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Double standards

Songs being banned from radio during the annual Crop-Over Festival is nothing new.

In fact, songs being on a no-play lists of public broadcast stations generally, both here and overseas, has long been a standard practise.

Most Barbadians who have long lost their mother’s features would easily remember a period in the 1980s when political commentaries penned and sung by calypsonian the Mighty Gabby never made it to the airwaves.

Other singers of that genre and others, including Jamaican dancehall, have all suffered similar fates at some stage on the basis that the material was unfit for transmittal by a particular broadcast company.

No one in their right mind should get upset or be angry when radio and television representatives seek to enforce standards by which they judge what should and should not be played on radio.

And in that same regard composers and producers of songs should know they risk limiting the audience their material is exposed to if it is deemed vulgar, otherwise offensive, or advocates violence.

We are revisiting this old and much discussed issue in the context of a recent media report suggesting the Caribbean Broadcasting Corporation has “banned” a song called Fat Pork, sung by Mikard.

Having listened to this Crop-Over 2013 contribution, the first phrase that comes to mind is “hypocritical condemnation”.

It is true we are not song writing experts, but we would side with those other listeners who have no fundamental problem with the song Fat Pork.

As calypsos go, the song is no masterpiece. It is not dealing with unique subject matter, and the treatment of the topic in what some would call a sexually suggestive manner, is not new.

Radio stations must have standards we agree, but what’s the difference between this song and others which have not been banned in recent years when the standards were the same but have similarly dealt with topics including bacon, pork, salt fish and conk.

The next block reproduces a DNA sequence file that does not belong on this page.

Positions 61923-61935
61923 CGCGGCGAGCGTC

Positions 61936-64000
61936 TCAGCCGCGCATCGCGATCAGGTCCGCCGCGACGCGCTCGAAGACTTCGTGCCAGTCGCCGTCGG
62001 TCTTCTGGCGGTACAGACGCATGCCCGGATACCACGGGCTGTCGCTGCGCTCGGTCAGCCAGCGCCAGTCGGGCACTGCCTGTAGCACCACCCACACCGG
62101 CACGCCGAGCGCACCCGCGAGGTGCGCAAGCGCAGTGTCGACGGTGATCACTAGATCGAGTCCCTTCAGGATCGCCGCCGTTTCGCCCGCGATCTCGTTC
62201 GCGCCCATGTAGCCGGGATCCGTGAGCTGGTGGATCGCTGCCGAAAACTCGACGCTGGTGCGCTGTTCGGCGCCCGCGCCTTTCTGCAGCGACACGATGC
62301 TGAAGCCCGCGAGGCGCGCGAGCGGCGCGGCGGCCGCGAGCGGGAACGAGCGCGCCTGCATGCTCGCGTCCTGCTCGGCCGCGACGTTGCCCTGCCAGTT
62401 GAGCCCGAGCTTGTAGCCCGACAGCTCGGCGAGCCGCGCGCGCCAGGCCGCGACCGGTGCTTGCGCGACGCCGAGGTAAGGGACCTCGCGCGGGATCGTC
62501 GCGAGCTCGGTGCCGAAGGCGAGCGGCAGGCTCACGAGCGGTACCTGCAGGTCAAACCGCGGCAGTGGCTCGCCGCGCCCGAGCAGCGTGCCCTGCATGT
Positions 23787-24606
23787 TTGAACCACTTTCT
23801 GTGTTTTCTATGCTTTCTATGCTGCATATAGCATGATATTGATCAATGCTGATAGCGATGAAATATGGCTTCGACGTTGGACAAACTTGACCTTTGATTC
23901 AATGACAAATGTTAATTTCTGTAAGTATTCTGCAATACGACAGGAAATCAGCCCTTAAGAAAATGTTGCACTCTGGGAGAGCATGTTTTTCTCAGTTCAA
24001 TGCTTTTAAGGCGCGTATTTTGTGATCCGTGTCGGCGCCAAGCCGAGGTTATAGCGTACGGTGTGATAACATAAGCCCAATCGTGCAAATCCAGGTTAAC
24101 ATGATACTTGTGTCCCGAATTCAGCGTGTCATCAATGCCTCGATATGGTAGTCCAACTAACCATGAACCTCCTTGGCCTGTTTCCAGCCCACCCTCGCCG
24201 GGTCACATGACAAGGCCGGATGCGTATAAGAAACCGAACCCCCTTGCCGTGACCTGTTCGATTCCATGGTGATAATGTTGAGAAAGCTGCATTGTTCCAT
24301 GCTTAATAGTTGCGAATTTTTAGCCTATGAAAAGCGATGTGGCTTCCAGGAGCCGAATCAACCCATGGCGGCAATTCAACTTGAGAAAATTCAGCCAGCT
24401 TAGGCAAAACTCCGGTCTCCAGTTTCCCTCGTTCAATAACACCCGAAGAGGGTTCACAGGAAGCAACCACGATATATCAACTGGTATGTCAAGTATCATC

Why move to condemn Mikard when each weekend at various fetes we see women wearing clothing in public that is more suited for their bedrooms? Are the lyrics of his song so risqu√ that we should be more concerned about these words than the increasing, but unfortunately now common, display of sexual positions masquerading as dancing each Kadooment Day or community carnival?

Will Barbados’ public morals — especially those of the youngest among us — be any more corrupted by a song called Fat Pork and which includes lyrics about a “delicacy”, which is “roundish in shape, pinkish in colour and fleshy on the inside” than the behaviour already highlighted and that which we have not mentioned? We certainly think not, although our views are in no way intended to condone or encourage vulgarity and sexual innuendo, which will continue even if Mikard decides his singing days are over.

Our problem is with the stench of hypocrisy and double standards which too often accompanies discussion on such issues.

And in this regard one does not have to think too hard to remember the heavy public criticism of a previous Crop-Over song similar to Fat Pork, which quickly fizzed after it became known that a certain calypso composer wrote it. So that what was previously deemed vulgar by some, quickly became a lyrical piece worthy of admiration and broadcast. Such is the nature of this society and many of those who inhabit it. Let us set standards and maintain them, let us be condemnatory of things deserving of such, and of course we should try to retain whatever moral fabric we can at all times. That does not mean, however, that any of us should be sanctimonious about it while condoning or ignoring worse.

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